Let’s cut to the chase: I’m not a camper. The only times I’ve slept in a tent was when I was at a festival and knew I didn’t have to do it for more than a couple of nights. I like my comfort when I travel. A nice bed, a hot water boiler for making tea nearby and the ability to be able to stand up straight without sticking my head through the roof. You know, basic stuff. So I was surprised when Glamping Hub asked me to go glamping with them.
What is glamping?
The word “glamping” is a contraction of the expression “glam camping” or “glamorous camping”. While it still happens in the outdoors, the tiny tents have been replaced by luxury tents, yurts, treehouses or other original shapes of accommodation that often boast all kinds of features and look more like regular hotel rooms or even vacation houses. Glamping grounds are often also more spacious and geared toward people looking for some peace and quiet.
Now, that sounded pretty cool, so I told Glamping Hub I would have a look at their offer and get back to them. Glam camping sounded pretty comfortable, but I first wanted to make sure I knew what I was getting myself into.
Glamping at L’Escargot with Glamping Hub
I didn’t have to search the Glamping Hub website for long. Turned out they offer stays at a few different glamping sites in Belgium and one of them, L’Escargot in Theux, in the province of Liège has a luxury safari tent with double bed, living room and kitchenette. Check! I knew where I wanted to go and so last week I drove my newly fixed Travel Mobile (had a little accident the weekend before) deep into the south of Belgium, to Theux.
Upon my arrival, the lovely Tinneke welcomed me and showed me my tent. Tinneke runs L’Escargot together with her husband and keeps a close eye on the comfort of their guests. She’s also the one who brings the guests breakfast in the morning if that’s something they want or sandwiches for a meal later in the day upon request as well.
But I’m drifting off. She walked me to my luxury tent and I was immediately surprised by how open L’Escargot is. Each glamping tent or camp spot (you can also spend the night with your own tent at L’Escargot) gets 100 to 150m², which is pretty big I think. Not that I’d know anything about what regular campings look like, but this one looked spacious!
And so did my safari tent. It had a table for four, a couch for three with a little table, a kitchenette with two fires, a sink, and kitchen utensils. Towels for drying the dishes were provided, as were bathroom towels. Above my double bad were two reading lights and next to it was a rather large closet to put away my clothes. On the other side of the tent was an extra “room” with two single beds and more closet space.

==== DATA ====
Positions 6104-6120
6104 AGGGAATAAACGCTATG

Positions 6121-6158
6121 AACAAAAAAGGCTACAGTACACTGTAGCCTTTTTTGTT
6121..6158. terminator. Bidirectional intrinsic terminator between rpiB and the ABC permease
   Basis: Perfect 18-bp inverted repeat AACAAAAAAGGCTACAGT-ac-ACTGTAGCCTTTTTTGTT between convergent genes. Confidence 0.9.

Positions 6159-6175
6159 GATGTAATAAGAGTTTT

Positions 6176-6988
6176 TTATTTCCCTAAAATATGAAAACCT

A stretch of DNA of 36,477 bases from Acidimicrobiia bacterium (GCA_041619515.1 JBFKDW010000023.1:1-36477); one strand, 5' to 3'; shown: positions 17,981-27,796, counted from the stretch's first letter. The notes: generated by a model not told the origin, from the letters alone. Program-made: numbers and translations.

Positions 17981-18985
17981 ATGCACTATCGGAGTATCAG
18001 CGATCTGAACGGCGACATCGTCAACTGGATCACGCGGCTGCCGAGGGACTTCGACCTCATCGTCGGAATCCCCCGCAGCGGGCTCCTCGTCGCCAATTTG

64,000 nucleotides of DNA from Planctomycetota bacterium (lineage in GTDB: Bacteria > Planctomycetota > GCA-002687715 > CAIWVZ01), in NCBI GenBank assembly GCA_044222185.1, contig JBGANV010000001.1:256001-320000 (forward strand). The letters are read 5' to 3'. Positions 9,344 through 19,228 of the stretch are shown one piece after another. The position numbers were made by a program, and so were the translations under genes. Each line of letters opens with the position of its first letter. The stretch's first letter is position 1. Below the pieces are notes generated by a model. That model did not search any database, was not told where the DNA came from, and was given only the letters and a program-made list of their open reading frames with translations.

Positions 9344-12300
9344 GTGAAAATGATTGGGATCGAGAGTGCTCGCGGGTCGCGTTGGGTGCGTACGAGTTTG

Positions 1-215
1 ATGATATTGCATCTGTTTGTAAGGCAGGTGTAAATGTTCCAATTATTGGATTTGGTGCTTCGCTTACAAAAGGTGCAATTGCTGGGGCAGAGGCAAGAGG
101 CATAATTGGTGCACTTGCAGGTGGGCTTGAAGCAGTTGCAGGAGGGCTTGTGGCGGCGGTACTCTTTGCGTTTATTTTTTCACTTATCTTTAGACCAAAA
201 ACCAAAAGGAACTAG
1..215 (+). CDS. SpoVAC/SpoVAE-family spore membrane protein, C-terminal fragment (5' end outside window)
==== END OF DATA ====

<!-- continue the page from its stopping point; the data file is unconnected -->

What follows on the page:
I put down my things and decided to go for a walk around before unpacking and getting comfortable. I walked from the back of the glamping grounds, where I found a cool two-person glamping tent, past some people who’d set up their own tents and mobile home and L’Escargot’s glamping cottage, to another glamping tent, the playground for kids, the jacuzzi and the bathroom facilities.
Yup, there’s a jacuzzi at L’Escargot. And a sauna, and you can ask for a massage. Glamorous camping, much?
My biggest worry about this glamping thing had been toilets and bathrooms. Luckily, I needn’t worry. No small shower cabins at L’Escargot, but private shower rooms with ample space, floor heating adjustable shower heads and adjustable water temperature. Toilets were in another room in the same buildings, to keep things cleanly separated.
So what do you do exactly when you go glamping? I’d already explored the surroundings a bit in the morning so I decided to stay put and get some work done sitting on my own little terrace. Afterward, I rewarded myself with a bit of relaxing on the Lamzac, an inflatable chair which reminds of a bean bag. When it got chilly in the evening, I continued work at the dinner table before crawling onto the couch to watch a webinar.
After a good night’s sleep, I was pretty hungry and right as I rolled up my front door (that’s how it works in a safari tent), I saw Tinneke approaching with breakfast. Bread straight from the bakery, pastries, ham, cheese, jam, Greek yogurt, a freshly prepared smoothie… It all looked so good and although I knew I was never going to be able to finish this on my own, I did my best!
Tinneke later told me that the breakfast is usually too much for the guests, but that they keep it this way so people can leave a bit for lunch.
While I was having breakfast on my little terrace in the morning sun, the rest of the glamping folk started to wake up as well. As they walked past me toward the bathroom building, we exchanged “good mornings”. I don’t know why, but it always puts me in such a good mood when people simply greet me or greet me back. Sometimes that doesn’t always work, like when a place is so big you simply don’t feel like saying hello every five minutes, but the size of L’Escargot is such that you are aware of the other guests and can interact if you want to, but don’t need to bump into anyone if you don’t feel like it.
With a full stomach, well-rested and my tank of fresh air refilled, I drove back home, thinking that this glamping thing was pretty alright.
I stayed at L’Escargot with Glamping Hub, an international booking site solely offering glamping options. Their website allows you to search by type of glamping (safari tents, tipis, tree houses…) and destination.
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My stay at L’Escargot happened in collaboration with Glamping Hub. The report of my stay contains only my own opinion, as every report I write on Wonderful Wanderings.